DR. GOTTLIEB: Well, I think you need to do it anyway. The reality is that by the time the president-elect takes office, we'll probably be at the sort of apex, if you will, of what we're going through right now. You know, this is going to play out over the next couple of months. And I think as the president takes office, we'll be coming down the other side of the epidemic curve, hopefully. And the only question is going to be how many people have died in the course of this and how many people have been infected. And we have to keep those numbers down as much as possible. But there's still a lot you can do, I think, as you come in trying to make sure you're going to have adequate supplies of drugs, potentially vaccines, if we have safe and effective vaccine available and the testing equipment, the supply chain, because this isn't going to be over in 2021. I think 2021 will be much better than this year. But you still want to make sure you have adequate supplies as you come down that epidemic curve and head into the fall in 2021 when we're going to face risks again. But there's still probably a lot you could do in the near term, especially with the supply chain. That's something that can be affected in the near term. Things like durable medical equipment, testing supplies, gloves, gowns, masks.

MARGARET BRENNAN: So there have been a lot of celebratory gatherings in the past 24 hours, mostly with masks, but not all. And I- I wonder what you think about whether in January will even be able to have an inauguration with the usual celebrations.

DR. GOTTLIEB: I don't think we will. I don't think we're going to be able to bring large crowds together for an inauguration, we're going to be right in the thick of probably the worst point of this epidemic wave that we're going through right now. And you know the- the Biden campaign, the Biden team, have shown that they're willing to forgo the usual trappings of running for office so that they don't expose people unnecessarily. I suspect they're going to take a similar approach to how they- how they handle the inauguration. I don't know what that's going to look like, but we're not going to be able to bring together tens of thousands or hundreds of thousands of people on the lawn in Washington for a typical inauguration.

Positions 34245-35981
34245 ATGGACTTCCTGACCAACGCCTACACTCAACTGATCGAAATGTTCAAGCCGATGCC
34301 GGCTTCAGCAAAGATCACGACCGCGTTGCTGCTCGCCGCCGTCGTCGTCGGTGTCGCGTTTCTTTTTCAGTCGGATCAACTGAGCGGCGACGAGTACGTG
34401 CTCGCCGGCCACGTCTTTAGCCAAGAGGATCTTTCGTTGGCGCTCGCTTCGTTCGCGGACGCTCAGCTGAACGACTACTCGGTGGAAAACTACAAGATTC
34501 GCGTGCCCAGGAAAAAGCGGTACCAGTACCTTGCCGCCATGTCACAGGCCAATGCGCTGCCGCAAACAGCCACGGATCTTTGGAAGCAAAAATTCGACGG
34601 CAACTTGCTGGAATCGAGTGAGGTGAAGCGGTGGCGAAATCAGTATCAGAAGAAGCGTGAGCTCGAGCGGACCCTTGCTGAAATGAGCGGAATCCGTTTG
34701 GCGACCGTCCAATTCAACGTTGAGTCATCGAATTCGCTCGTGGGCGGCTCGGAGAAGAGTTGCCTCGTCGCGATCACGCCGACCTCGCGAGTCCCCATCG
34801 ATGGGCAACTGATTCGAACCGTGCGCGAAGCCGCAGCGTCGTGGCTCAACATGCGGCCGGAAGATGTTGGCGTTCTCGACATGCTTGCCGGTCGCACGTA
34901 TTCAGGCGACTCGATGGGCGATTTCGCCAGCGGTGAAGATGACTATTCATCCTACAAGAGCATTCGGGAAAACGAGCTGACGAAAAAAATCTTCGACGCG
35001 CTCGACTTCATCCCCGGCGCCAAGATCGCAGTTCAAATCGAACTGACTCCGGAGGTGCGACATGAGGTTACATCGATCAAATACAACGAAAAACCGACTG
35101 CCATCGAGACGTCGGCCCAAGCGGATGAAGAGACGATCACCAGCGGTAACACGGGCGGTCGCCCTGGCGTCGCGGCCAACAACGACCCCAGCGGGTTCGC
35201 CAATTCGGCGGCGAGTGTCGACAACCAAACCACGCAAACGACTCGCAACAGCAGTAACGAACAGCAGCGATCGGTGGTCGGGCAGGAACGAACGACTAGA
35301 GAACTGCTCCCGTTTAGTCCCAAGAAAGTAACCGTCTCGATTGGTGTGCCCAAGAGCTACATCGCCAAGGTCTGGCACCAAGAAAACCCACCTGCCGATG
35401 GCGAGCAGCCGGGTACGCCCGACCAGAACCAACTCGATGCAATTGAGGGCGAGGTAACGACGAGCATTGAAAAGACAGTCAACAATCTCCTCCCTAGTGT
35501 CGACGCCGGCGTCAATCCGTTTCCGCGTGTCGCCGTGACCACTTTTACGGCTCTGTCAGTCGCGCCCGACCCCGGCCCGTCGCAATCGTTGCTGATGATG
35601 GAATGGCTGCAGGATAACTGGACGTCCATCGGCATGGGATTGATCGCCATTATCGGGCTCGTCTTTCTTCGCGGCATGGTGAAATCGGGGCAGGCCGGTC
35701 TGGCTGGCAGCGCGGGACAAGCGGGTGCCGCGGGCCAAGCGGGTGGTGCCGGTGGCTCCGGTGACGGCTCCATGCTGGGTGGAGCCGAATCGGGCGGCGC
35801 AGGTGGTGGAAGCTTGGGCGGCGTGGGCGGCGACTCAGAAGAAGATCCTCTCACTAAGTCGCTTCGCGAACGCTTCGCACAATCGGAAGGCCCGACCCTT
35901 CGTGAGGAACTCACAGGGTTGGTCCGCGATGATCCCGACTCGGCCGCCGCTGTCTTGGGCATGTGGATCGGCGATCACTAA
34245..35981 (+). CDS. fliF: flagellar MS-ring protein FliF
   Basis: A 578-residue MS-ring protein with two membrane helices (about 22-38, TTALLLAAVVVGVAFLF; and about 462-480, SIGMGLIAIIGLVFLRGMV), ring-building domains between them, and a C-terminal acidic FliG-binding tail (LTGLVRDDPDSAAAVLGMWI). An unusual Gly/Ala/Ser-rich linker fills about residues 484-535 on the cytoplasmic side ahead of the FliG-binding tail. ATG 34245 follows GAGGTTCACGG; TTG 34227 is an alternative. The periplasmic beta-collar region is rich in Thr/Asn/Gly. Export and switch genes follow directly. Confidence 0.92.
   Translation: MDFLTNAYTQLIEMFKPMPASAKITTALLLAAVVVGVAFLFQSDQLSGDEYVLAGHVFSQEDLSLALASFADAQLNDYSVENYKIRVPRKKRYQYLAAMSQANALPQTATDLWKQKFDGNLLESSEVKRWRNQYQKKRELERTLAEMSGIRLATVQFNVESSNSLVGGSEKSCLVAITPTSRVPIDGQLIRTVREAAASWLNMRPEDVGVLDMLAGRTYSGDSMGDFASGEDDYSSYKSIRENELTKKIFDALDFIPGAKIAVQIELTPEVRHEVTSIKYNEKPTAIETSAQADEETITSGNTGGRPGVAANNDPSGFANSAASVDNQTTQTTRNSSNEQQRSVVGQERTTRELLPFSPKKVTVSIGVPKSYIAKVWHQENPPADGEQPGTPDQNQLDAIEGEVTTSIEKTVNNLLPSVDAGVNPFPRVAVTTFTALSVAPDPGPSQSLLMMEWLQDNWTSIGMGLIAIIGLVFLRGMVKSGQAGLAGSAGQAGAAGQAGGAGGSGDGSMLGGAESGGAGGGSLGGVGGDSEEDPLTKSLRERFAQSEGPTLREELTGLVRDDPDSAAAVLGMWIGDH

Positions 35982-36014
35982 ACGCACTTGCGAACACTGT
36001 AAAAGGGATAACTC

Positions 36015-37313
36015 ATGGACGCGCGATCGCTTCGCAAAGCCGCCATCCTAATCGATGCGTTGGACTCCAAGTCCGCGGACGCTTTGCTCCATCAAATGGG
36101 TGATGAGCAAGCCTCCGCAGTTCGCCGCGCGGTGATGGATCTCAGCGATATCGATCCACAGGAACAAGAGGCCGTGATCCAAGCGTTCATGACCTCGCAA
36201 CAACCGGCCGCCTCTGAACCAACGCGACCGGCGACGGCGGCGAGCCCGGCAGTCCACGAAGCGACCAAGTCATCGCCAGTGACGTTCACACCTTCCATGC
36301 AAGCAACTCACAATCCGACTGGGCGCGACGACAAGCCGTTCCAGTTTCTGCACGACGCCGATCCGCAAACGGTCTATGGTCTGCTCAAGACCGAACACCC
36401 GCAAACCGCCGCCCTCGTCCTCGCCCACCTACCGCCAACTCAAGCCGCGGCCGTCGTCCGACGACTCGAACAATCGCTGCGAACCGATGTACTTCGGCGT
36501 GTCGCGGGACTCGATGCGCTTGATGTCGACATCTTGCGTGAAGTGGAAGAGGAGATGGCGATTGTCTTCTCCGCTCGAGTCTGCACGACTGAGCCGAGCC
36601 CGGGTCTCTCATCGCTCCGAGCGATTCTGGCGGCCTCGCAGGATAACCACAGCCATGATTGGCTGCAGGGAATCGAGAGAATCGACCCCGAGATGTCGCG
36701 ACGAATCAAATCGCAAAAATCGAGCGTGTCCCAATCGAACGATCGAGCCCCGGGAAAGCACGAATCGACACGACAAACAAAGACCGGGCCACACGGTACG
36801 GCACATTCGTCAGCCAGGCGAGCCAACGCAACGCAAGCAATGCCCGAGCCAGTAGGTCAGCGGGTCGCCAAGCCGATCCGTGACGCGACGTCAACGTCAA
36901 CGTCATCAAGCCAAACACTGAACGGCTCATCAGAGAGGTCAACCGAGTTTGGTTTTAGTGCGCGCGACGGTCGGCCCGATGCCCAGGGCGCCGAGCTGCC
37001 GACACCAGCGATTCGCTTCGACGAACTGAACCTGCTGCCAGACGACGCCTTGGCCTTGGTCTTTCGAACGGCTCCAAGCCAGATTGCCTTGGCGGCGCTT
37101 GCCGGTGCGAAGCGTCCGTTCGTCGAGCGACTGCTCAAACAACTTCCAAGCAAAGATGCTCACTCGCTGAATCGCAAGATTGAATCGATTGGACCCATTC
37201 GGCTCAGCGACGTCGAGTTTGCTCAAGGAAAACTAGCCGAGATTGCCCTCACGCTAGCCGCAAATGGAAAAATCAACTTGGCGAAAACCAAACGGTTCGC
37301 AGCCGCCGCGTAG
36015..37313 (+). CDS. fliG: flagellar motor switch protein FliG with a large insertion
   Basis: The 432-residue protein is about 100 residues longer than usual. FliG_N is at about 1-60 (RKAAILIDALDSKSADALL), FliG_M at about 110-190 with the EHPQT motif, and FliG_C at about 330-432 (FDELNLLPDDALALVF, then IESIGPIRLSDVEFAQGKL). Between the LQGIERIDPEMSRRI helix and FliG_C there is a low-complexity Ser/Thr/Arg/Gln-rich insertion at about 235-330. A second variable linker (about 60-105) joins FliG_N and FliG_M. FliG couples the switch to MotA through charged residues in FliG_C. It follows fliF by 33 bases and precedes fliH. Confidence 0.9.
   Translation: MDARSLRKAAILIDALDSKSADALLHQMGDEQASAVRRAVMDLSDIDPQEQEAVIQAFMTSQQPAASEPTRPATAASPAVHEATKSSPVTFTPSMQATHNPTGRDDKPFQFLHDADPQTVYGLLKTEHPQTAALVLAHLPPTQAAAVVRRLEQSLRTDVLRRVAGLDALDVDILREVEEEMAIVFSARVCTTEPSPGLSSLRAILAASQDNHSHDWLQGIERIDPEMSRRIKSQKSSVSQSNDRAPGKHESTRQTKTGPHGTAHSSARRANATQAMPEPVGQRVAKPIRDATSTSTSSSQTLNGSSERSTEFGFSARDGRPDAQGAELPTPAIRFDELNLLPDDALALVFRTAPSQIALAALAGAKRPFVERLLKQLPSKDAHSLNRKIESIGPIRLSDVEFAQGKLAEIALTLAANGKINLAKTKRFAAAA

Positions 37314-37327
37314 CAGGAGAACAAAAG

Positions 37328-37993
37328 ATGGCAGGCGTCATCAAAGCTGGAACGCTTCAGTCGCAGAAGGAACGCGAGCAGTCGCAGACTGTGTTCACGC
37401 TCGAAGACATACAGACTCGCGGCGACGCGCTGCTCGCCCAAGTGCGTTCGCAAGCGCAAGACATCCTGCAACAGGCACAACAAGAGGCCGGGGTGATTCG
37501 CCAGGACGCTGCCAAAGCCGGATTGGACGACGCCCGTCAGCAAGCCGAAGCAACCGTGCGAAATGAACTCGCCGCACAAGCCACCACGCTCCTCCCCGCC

MARGARET BRENNAN: Well, we've learned that the president's chief of staff, Mark Meadows, is now COVID positive. He was at the White House gathering just this week when the president addressed the nation on- on election night. He had access to testing, regular testing. So, I just wonder what the- the message is for everyday Americans who are thinking about celebrating Thanksgiving, and maybe think that if they get a test beforehand that they're adequately protecting their families. Are they?

DR. GOTTLIEB: No, they're not. I mean, the tests can help. I think- I- it's prudent to try to get tested if you're going to bring together a group of people. But if you have individuals who are vulnerable in that setting, I think you still need to be very careful if you're going to be exposing younger people in a broader group to older individuals who are vulnerable. If you do do that, make sure they're wearing high quality masks, try to get a N95 mask and have them wear it the whole time. Try to keep people separated and distanced where you can. You know, you need to take a layered approach. Testing alone can't create a safe environment, a protective bubble--


DR. GOTTLIEB: Even the NHL and the NBA, which had enormous testing, weren't able to use testing alone.

MARGARET BRENNAN: All right, Dr. Gottlieb, great to talk to you. We'll be back in a moment.